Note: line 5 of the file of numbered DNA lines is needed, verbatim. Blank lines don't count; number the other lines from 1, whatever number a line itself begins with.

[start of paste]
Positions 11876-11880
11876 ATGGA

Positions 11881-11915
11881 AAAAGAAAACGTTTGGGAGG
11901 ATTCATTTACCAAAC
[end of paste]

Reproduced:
11901 ATTCATTTACCAAAC